In a blow to Matt Bevin’s effort to reshape Kentucky’s Medicaid program, a federal judge has struck down his plan to require some people to meet strict new requirements including working or volunteering and paying monthly premiums in order to get health coverage through Medicaid. [C-J/AKN]

As a meeting last August in the Oval Office to discuss sanctions on Venezuela was concluding, Donald Trump turned to his top aides and asked an unsettling question: With a fast unraveling Venezuela threatening regional security, why can’t the U.S. just simply invade the troubled country? [AP]

Stories like this that glorify Mitch McConnell’s bullshit with Supreme Court nominees only serves to keep Eastern Kentuckians ignorant. [Ashland Independent]

Embattled Environmental Protection Agency Administrator Scott Pruitt directly appealed to Donald Trump this spring to fire Attorney General Jeff Sessions and let him run the Department of Justice instead, according to three people familiar with the proposal. In an Oval Office conversation with Trump, Pruitt offered to temporarily replace Sessions for 210 days under the Vacancies Reform Act, telling the President he would return to Oklahoma afterward to run for office. [CNN]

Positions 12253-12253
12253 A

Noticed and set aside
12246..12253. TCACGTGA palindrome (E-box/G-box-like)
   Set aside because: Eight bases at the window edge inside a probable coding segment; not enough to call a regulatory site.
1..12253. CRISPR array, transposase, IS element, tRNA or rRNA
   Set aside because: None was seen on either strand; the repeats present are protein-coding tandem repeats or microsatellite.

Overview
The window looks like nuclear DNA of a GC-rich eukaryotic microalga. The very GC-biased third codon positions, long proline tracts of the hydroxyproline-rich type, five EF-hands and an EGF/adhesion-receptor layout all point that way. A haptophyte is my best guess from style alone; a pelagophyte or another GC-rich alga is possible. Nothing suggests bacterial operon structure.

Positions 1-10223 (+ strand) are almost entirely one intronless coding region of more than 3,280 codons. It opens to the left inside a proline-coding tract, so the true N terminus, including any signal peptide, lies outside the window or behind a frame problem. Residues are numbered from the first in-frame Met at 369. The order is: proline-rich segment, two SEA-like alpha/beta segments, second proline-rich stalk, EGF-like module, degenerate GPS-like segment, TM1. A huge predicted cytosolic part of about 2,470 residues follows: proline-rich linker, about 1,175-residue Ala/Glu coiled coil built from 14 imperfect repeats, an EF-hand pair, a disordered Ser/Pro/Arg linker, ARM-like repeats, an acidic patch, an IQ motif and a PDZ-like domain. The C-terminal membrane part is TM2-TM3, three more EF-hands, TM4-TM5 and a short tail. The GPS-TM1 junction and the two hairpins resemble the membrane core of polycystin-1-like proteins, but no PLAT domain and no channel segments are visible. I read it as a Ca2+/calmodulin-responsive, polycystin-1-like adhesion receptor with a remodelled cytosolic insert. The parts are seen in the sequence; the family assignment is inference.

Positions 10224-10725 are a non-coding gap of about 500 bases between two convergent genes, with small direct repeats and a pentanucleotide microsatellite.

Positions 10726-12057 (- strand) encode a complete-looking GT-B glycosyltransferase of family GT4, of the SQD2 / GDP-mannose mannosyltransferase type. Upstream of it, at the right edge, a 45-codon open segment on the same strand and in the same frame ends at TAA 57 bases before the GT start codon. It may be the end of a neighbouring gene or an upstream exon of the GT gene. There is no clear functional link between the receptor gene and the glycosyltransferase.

When the 2018-19 school year begins, Glasgow Independent Schools will have a resource officer in each of its schools, GIS Superintendent Keith Hale said during the board of education’s special-called meeting Tuesday at the central office, adding that he appreciates the board’s commitment to school safety. [Glasgow Daily Times]

Tackling an issue that Congress has largely ignored for decades, the U.S. Senate Appropriations Committee voted Thursday to request $50 million in new funding for programs aimed at reducing the comparatively high U.S. rate of women who die in pregnancy or childbirth. [ProPublica]

Donald Trump’s desire to help boost the Ohio Valley’s energy industry and bring back mining jobs could be stymied by the administration’s escalating trade battle with China and other trading partners across the globe. [WFPL]